Why Can We Get Dehydrated When It’s Hot? Expert Advice on Staying Hydrated
As the summer heat wave continues to sweep across the country, it’s important to understand the risks and symptoms of dehydration. The human body is composed of 60-70 percent water, making it vital for proper bodily functions. Water is distributed throughout the body, including in the cells, tissues, and blood, and contains important components like electrolytes.
Dr. Dario Manfellotto, an internist at the Fatebenefratelli Isola Tiberina – Gemelli Isola di Roma hospital, explains that the delicate balance of body water can easily be disrupted, leading to dehydration. This balance is even more fragile in older individuals, as their sense of thirst is often attenuated. By the time they feel thirsty, they may already be in an initial state of dehydration.
To prevent dehydration, it is important to drink regularly, even before feeling thirsty. Dr. Manfellotto advises drinking tap water or mineral water, avoiding alcohol and sugary drinks that can give a false sense of thirst quenching.
Thirst is the first symptom of dehydration, but it usually appears when the body is already partially dehydrated. Other symptoms may include weakness, inability to carry out normal activities, confusion, headaches, and increased body temperature, which can lead to heat stroke. Dehydration can also cause a drop in blood pressure, especially when standing up.
If you experience any of these symptoms, it is essential to take immediate action to recover. Dr. Manfellotto suggests drinking small amounts of water, finding shelter in cool places, avoiding excessive sweating, resting, and refraining from physical exertion.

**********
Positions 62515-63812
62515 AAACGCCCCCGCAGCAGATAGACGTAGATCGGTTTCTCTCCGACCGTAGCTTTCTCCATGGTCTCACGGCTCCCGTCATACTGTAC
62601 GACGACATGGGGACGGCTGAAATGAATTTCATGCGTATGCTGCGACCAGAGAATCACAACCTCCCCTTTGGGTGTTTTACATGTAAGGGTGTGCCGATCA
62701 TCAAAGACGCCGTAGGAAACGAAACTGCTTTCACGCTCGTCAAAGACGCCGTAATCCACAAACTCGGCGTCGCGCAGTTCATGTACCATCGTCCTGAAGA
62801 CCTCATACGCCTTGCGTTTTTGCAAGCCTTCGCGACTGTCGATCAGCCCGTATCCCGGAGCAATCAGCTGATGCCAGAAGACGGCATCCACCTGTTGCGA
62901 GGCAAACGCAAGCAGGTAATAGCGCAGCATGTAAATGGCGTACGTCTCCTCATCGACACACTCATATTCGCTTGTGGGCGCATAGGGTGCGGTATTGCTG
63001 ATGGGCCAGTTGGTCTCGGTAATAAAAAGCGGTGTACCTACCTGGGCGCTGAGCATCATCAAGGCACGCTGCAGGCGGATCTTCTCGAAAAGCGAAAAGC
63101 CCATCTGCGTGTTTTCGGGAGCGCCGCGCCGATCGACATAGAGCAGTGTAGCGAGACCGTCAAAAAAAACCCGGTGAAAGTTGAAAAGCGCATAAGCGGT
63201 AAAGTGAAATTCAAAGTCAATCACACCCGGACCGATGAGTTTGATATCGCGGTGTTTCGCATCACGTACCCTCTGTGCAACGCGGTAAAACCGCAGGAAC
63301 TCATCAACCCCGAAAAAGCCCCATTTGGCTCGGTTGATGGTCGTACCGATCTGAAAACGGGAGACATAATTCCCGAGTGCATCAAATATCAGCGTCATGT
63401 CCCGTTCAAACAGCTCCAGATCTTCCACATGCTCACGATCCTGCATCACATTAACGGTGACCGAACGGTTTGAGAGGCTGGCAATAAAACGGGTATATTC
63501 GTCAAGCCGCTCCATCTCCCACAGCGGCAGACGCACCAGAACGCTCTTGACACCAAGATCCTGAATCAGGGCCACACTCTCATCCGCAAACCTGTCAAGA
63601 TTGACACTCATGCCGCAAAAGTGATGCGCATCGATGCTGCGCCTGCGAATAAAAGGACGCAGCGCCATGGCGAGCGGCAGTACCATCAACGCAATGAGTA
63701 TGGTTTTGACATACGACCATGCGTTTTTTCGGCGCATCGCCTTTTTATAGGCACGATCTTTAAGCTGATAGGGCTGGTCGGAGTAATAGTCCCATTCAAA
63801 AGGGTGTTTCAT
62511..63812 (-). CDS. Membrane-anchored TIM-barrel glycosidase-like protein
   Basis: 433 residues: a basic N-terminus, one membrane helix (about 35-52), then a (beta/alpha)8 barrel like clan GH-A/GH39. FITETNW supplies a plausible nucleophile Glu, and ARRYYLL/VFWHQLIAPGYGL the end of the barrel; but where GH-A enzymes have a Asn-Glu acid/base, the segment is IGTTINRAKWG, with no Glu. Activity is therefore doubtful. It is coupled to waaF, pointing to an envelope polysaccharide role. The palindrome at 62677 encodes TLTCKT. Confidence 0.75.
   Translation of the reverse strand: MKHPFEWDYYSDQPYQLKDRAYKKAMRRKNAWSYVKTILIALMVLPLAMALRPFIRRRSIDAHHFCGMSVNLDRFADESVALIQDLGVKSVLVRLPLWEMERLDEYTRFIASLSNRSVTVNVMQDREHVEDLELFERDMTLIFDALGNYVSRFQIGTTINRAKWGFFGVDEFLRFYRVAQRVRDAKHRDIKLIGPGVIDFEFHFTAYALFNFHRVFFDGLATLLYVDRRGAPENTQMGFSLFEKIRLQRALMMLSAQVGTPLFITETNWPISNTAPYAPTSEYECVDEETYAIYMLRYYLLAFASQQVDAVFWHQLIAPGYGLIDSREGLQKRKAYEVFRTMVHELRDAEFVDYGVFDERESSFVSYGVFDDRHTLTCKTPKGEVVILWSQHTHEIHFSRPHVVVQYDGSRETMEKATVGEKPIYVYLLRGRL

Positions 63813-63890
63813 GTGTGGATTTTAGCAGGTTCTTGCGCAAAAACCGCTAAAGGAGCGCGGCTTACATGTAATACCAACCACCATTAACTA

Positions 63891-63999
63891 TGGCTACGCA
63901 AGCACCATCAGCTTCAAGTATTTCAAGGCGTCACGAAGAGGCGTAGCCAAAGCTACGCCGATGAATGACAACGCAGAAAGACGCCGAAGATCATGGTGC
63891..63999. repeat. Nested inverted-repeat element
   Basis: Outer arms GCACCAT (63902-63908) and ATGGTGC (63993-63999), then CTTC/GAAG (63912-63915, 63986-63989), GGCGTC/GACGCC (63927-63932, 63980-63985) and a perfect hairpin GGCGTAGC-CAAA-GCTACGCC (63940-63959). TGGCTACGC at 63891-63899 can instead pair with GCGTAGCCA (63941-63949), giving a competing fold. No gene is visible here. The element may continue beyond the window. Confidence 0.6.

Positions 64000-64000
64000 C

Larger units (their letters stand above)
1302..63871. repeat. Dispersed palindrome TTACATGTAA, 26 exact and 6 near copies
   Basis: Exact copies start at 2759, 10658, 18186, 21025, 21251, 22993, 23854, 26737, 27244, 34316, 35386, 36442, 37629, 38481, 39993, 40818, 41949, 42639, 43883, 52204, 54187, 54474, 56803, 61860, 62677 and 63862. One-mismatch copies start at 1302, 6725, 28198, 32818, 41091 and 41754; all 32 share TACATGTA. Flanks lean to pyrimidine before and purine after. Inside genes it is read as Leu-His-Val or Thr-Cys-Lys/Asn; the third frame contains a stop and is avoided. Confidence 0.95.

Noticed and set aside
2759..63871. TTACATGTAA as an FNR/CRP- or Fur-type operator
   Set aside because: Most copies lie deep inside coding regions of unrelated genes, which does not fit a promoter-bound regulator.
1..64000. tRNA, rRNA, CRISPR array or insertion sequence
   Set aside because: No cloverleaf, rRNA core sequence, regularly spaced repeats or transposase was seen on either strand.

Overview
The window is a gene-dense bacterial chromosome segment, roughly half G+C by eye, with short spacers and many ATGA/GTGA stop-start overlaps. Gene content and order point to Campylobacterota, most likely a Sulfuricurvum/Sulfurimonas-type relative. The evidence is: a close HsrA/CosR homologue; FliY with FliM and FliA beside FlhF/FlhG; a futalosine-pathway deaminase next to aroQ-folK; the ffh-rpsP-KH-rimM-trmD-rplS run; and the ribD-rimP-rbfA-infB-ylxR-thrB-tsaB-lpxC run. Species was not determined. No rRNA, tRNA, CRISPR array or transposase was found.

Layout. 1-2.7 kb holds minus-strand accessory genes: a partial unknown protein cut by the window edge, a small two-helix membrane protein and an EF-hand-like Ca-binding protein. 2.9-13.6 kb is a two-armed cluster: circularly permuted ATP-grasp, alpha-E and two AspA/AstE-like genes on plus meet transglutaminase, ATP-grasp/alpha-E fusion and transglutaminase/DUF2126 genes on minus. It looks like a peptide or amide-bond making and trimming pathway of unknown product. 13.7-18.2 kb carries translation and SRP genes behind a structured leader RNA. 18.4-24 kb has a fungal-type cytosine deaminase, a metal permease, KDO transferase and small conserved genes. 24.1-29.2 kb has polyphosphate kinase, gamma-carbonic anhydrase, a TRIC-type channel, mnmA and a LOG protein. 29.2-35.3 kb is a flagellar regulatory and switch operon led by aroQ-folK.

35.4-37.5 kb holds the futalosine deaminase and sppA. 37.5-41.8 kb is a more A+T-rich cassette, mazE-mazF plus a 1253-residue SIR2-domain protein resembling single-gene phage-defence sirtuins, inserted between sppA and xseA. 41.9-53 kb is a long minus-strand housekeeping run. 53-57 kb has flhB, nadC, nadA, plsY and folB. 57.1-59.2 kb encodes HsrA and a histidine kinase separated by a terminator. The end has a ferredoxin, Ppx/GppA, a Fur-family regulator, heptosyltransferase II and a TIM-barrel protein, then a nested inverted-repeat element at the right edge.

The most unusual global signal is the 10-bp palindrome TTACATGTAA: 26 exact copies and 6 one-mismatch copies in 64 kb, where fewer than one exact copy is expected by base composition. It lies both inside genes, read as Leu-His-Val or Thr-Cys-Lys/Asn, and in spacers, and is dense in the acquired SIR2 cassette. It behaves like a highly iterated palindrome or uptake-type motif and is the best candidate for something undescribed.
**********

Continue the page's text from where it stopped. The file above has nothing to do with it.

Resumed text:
The amount of water one should drink depends on external temperature, but the general recommendation is to consume between one and two liters of water per day. A good rule of thumb is to drink a glass of water every hour, even if not feeling thirsty, to ensure at least a liter and a half of water is consumed throughout the day. Other liquids like tea, milk, and fruit juices can contribute to meeting the daily water intake requirement.
However, individuals with heart and/or kidney disease should be cautious and monitor their water intake. Excess water can lead to water retention, so it is important to check weight regularly. If weight increases by 1-2 kilos in a day, it is likely due to water retention rather than actual weight gain. Patients with chronic diseases or those taking diuretics should consult their doctor to adjust their medication and prevent dehydration.
When it comes to supplements, particularly minerals like potassium and magnesium, Dr. Manfellotto advises caution. Since supplements are not subject to as strict regulations as medications, the exact amounts of these minerals may not be known, and taking them in an uncontrolled manner can lead to accumulation. This can be risky for individuals with high blood pressure or heart and kidney disease, especially those prone to retaining potassium. It is best to consult a doctor before taking any supplements to ensure they are safe and appropriate for individual health conditions.
Staying hydrated during hot weather is crucial for overall well-being. By understanding the risks, symptoms, and best practices for hydration, individuals can take the necessary steps to keep their bodies properly hydrated and functioning optimally, even in the hottest temperatures.